In today's high interest-rate environment there aren't many benefits that consumers can take advantage of. Rates are substantially higher for homebuyers and owners looking to refinance. They've also increased on personal loans and credit cards, making borrowing with those two credit types significantly more expensive than it was just a few years ago.
That said, the silver lining for higher interest rates is the money savers can now earn withand accounts. Interest rates on these accounts are exponentially higher than they had been — and higher still than the rates earned with a . To earn the most interest, however, depositors should first familiarize themselves with both savings vehicles and the nuances of each. Specifically, it helps to know when a savings account may be better than a CD and .
3 times a savings account may be better than a CD
Here are three scenarios in which a high-yield savings account may be better than a CD.
When you need access to the funds
A CD is a great option for many people as it comes withthat will be locked in regardless of any volatility in the larger rate environment. But, again, they'll be locked in. To earn the full interest amount on a CD you'll need to keep your funds in the account for the full designated term. If you withdraw it early you could be penalized, which usually comes in the form of the interest you've earned to date, although each lender has different terms and policies.
If you want the high interest rate but still want the freedom to make deposits and withdrawals, a CD may not be best for you. In these circumstances, you'll be better served by opening a high-yield savings account., but they'll allow you to continue your banking as usual, without the restrictions that a CD comes with.
When you think rates may go higher
One positive feature of CDs is that the rate is locked in regardless of any negative rate activity during its term. So, for example, if you open a CD with a 4% interest rate it will be honored throughout the term, even if rates fall below that mark. But what happens if rates go higher? In these cases, you'll lose the interest you could have gotten by putting your money into a high-yield savings account instead. This is a real concern in today's economy where rates have been increasedsince March 2022 — and they could be heading higher with the Fed's next meeting later in June.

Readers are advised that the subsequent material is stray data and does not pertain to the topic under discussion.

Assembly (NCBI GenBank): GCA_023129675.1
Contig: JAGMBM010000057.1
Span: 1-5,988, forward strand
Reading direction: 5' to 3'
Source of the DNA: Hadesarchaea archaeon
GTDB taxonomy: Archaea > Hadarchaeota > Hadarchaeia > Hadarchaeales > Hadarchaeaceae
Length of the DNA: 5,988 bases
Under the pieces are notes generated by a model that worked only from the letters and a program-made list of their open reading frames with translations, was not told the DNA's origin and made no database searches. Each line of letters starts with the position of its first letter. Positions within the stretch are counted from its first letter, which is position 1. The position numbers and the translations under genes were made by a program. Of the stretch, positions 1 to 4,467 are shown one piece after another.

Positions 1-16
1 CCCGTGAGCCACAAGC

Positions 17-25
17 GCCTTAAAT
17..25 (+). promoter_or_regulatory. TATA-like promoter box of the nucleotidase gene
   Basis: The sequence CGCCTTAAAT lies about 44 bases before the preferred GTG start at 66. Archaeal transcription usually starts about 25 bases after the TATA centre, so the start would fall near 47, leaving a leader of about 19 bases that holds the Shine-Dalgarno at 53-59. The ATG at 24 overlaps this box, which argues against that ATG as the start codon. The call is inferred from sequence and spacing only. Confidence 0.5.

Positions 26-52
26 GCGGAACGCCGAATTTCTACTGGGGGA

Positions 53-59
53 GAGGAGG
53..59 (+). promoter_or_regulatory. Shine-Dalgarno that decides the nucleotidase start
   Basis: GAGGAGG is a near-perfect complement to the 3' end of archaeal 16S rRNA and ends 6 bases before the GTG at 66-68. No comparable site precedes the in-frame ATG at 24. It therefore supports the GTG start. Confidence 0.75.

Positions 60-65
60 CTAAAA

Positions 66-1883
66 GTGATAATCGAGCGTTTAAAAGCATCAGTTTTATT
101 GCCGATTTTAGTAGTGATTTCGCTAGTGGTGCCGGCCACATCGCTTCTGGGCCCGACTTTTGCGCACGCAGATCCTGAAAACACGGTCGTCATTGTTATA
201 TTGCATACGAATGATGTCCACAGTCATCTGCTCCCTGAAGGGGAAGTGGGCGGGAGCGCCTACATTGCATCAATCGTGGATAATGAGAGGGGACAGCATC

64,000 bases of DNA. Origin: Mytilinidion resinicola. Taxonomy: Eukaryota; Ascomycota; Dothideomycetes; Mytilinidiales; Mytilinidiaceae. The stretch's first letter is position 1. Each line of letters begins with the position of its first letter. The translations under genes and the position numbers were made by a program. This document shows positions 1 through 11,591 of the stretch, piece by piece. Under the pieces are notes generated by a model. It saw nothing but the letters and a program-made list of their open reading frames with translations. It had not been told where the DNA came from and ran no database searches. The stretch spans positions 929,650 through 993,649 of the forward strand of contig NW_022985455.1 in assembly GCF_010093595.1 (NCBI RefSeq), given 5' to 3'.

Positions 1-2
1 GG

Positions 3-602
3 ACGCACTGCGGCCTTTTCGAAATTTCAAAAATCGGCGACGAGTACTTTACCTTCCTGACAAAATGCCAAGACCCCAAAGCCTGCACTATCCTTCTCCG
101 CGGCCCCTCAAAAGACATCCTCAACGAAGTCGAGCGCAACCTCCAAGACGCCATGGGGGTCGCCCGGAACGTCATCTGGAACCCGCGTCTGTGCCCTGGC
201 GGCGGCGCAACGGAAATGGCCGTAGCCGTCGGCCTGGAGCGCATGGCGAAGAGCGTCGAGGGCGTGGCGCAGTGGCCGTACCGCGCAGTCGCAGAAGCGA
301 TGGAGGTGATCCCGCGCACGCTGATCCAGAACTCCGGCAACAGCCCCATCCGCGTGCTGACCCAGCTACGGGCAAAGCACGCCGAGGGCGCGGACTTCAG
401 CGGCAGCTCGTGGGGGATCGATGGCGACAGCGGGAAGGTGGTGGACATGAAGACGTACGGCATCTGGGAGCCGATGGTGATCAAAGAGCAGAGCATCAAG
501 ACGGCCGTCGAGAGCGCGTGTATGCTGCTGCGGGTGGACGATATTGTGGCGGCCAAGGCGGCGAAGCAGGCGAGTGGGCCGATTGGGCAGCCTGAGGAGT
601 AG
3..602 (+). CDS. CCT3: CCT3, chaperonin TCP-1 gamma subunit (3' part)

, meanwhile, are variable. If you open your account with a 3% rate but Fed rate increases encourage your bank to move them higher, you'll automatically start earning interest at the new, higher rate. So, if you think rates are going to continue to move upward, you may be better served by moving your money into a high-yield account versus getting stuck with the lower rate with a CD.
When you're comfortable using an online bank
If you want the very best interest rate on your high-yield savings account then consider looking for an. Online banks don't have the expenses and overhead that banks with physical branches have. In turn, they have more savings available, which they typically offer to savers in the form of higher interest rates. But you'll need to be comfortable using an online bank to secure this rate. That may mean making deposits and withdrawals from a bank with a physical location and then transferring the funds electronically to your high-yield account. But if you're comfortable using an then the interest rate you can secure by doing so may be worth it compared to what you can get with a CD at an in-person bank or credit union.
The bottom line
CDs and high-yield savings accounts both have attractive features for savers in today's rate environment. Depending on your preference, however, a high-yield account may be the better choice. This is especially true if you know you'll need access to the funds that you deposit or if you think rates are likely to continue to rise in the near future. Similarly, if the interest rate is your key motivator — and you're comfortable using an online bank to secure that rate — a high-yield savings account may be better for you than a CD.
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